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Exercise 'as effective as drugs', NHS IT fails in Glasgow and should the term 'family doctor' be banned?

A round-up of the health news headlines on Wednesday 2 October.

Exercise could be as effective as drug therapy to reduce mortality in heart patients, the Independent reports.

Researchers compared swathes of people taking exercise with people on drug treatments and found ‘no statistical difference’. They have now called for more research into the benefits of exercise - especially as only 14% of UK adults take regular exercise.

Glaswegians were turned away from planned operations and outpatient appointments at up to 10 hospitals yesterday, after Scotland’s biggest health board experienced an IT failure, according to the BBC.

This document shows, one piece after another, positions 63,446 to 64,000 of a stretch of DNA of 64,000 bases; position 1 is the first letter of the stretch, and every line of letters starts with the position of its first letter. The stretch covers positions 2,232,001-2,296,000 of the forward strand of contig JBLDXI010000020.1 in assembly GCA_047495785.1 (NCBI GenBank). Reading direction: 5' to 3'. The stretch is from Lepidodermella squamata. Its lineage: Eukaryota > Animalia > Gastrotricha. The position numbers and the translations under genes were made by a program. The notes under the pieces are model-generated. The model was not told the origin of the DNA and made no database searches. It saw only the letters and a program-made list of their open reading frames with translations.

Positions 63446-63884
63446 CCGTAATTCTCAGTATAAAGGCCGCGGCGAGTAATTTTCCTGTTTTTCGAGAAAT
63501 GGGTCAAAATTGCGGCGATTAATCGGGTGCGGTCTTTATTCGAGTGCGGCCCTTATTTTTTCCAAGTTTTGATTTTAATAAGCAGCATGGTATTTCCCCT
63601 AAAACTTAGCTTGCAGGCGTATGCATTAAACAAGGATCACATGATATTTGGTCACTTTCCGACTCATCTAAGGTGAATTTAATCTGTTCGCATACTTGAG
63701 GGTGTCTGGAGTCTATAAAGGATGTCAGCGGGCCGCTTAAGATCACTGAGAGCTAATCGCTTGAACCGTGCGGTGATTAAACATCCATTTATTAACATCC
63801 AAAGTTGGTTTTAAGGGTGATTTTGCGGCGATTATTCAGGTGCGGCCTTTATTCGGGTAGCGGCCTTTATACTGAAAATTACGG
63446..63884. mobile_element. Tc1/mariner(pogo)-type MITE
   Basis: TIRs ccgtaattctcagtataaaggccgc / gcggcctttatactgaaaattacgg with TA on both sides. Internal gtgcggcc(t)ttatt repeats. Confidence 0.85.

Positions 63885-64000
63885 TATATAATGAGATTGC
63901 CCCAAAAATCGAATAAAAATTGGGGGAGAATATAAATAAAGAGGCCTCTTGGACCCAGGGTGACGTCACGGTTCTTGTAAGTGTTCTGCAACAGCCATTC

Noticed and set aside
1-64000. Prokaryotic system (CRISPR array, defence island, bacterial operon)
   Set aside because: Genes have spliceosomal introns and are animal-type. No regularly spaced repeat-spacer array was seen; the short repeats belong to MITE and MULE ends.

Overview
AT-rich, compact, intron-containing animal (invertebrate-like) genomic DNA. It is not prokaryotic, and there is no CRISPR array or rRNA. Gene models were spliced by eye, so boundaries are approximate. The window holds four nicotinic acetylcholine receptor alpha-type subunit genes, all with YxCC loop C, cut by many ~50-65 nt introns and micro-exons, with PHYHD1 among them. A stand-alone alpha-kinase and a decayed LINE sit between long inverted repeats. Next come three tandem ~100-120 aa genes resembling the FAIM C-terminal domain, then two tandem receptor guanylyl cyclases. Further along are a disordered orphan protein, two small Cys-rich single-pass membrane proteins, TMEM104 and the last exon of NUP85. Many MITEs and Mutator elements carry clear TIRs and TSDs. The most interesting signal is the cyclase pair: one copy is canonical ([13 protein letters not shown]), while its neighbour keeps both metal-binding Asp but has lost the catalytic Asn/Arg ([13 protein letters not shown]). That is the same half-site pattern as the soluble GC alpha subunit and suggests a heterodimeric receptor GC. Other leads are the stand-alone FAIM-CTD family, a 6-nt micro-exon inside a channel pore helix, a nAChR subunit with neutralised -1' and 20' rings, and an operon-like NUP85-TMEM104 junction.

NHS Greater Glasgow and Clyde said it was working to fix the ‘major IT problem’ and apologised to patients.

It said it could ensure chemotherapy patients still had their treatments.

And finally, the Express reports that NHS bosses have banned the use of the term ‘family doctor’ in leaflets and brochures - alongside other words such as ‘elderly’.

Staff in Scotland have been told to use ‘GP’ and ‘older people’ instead, in guidance which the NHS said was to ensure publications ‘do not discriminate against any section of society’ - but which UKIP leader Nigel Farage attacked as ‘absurd’.

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